Chirac: Desire to lift EU arms ban 'legitimate'
TOKYO - French President Jacques Chirac told a concerned Japan that China's desire for the European Union to lift its arms embargo was "legitimate" and would not entail exports of sensitive weapons and technology.
France has been a prime supporter of ending the ban on selling arms to China, a move opposed by both the United States and its ally Japan.
"I indicated to him that the decision of the European Union does not imply a change in exports of sensitive arms or technology to China as they are subject to rules which cannot be broken," Chirac said.
"Hence the decision does not mean things would change. It's a political decision," he said.
"We believe that this lifting is legitimately sought by China and that's why we have taken this decision."
Koizumi reiterated Japan's opposition to lifting the embargo.
"We told the president that we are against it," Koizumi said.
"Japan does not regard China's economic growth as a threat. Rather we regard it as an opportunity. However, in relation to security concerns such as the Taiwan issue Japan has been asking for a peaceful resolution," Koizumi said.
The European Union had initially set a goal of lifting the ban by the end of June, when the presidency of the 25-member bloc shifts from Luxembourg to Britain.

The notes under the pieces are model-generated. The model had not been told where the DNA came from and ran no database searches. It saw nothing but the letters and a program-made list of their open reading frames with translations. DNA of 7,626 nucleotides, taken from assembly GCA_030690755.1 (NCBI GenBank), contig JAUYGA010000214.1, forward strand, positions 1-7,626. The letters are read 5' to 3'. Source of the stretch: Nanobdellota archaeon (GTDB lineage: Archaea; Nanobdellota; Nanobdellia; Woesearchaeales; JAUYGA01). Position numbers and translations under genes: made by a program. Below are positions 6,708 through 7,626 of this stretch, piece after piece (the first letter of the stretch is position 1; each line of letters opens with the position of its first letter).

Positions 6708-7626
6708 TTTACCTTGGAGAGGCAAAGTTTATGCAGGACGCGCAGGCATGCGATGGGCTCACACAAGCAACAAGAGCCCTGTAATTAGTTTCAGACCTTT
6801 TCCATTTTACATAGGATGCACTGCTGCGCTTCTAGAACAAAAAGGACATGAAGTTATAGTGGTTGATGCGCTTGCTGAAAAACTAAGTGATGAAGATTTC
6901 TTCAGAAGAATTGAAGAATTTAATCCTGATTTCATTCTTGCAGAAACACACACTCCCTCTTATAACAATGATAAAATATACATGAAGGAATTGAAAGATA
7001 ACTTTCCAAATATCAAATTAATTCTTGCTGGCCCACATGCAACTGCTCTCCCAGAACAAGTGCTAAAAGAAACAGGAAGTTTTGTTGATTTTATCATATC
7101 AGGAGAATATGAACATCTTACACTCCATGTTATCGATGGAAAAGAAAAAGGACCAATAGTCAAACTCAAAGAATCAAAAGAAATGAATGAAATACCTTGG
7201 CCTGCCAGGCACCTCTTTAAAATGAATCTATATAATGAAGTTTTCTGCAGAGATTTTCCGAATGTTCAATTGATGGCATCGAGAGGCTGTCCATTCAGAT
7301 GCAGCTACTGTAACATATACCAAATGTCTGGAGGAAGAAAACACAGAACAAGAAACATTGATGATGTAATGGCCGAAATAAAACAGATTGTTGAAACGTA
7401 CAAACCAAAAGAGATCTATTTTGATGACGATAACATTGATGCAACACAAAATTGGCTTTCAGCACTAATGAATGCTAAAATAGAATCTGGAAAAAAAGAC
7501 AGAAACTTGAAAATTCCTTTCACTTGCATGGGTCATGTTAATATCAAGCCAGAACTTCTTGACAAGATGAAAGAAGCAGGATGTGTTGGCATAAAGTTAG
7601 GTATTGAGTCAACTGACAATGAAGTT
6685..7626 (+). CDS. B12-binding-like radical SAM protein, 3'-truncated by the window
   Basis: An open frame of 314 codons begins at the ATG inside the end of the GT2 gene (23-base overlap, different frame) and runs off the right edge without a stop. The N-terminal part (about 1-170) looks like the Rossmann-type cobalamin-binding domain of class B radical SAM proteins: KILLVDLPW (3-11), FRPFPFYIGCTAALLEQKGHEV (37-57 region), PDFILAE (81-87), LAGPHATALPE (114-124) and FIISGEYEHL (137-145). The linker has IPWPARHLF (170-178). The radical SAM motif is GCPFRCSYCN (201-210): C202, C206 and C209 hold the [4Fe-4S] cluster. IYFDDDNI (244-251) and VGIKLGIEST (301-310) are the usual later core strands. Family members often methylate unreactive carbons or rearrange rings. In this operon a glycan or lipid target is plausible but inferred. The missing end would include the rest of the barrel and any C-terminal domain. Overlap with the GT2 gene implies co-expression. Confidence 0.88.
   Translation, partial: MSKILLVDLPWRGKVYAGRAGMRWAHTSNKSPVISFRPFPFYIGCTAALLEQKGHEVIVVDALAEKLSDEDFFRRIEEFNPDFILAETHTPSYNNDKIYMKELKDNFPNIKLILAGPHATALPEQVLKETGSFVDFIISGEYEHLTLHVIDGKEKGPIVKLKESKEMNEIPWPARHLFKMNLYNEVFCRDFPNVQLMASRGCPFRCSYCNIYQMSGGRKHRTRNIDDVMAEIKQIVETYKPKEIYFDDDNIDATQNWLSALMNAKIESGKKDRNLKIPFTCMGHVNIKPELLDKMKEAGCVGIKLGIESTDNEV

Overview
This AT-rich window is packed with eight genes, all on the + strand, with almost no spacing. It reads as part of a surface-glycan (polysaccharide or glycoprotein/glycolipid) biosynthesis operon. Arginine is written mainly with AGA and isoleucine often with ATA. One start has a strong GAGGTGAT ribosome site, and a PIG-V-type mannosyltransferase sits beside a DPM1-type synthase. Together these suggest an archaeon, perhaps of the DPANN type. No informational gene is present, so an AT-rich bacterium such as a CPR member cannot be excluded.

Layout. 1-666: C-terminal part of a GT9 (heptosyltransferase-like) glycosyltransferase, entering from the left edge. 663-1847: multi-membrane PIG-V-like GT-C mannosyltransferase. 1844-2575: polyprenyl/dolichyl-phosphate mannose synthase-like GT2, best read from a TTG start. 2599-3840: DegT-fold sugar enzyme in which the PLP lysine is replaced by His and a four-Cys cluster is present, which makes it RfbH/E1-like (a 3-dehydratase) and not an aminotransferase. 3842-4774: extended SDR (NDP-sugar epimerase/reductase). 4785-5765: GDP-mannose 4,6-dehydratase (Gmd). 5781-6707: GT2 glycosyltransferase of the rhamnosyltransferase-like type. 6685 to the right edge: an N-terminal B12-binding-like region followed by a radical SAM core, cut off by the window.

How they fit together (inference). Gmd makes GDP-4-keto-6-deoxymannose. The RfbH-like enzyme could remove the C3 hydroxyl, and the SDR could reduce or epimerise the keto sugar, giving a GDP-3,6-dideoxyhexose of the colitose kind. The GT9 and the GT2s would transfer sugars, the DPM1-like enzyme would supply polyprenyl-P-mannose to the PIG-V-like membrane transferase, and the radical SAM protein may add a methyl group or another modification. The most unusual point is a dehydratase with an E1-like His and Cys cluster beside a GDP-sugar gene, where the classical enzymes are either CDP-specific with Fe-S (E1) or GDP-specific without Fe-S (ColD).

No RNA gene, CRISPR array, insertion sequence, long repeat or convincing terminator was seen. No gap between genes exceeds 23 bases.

Britain had suggested that the end of the weapons sale ban could be delayed after China on March 14 adopted the Anti-Succession Law. Chinese Foreign Ministry said China opposes to linking the lifting of arms ban with the new law, saying they are irrelevant.
But Chirac has vowed to push ahead and end the embargo by the end of June.
A joint statement after talks between Chirac and Koizumi said the two countries sought to understand each other.
"France expressed its desire to contribute actively with Japan to peace and the lasting stability of the region," the statement said.
It said Japan believed "there are a number of major uncertainties" in "the security situation in East Asia."
Chirac and Koizumi said the two countries agreed to expand dialogue "to follow the evolution of the situation in the region and to develop common views."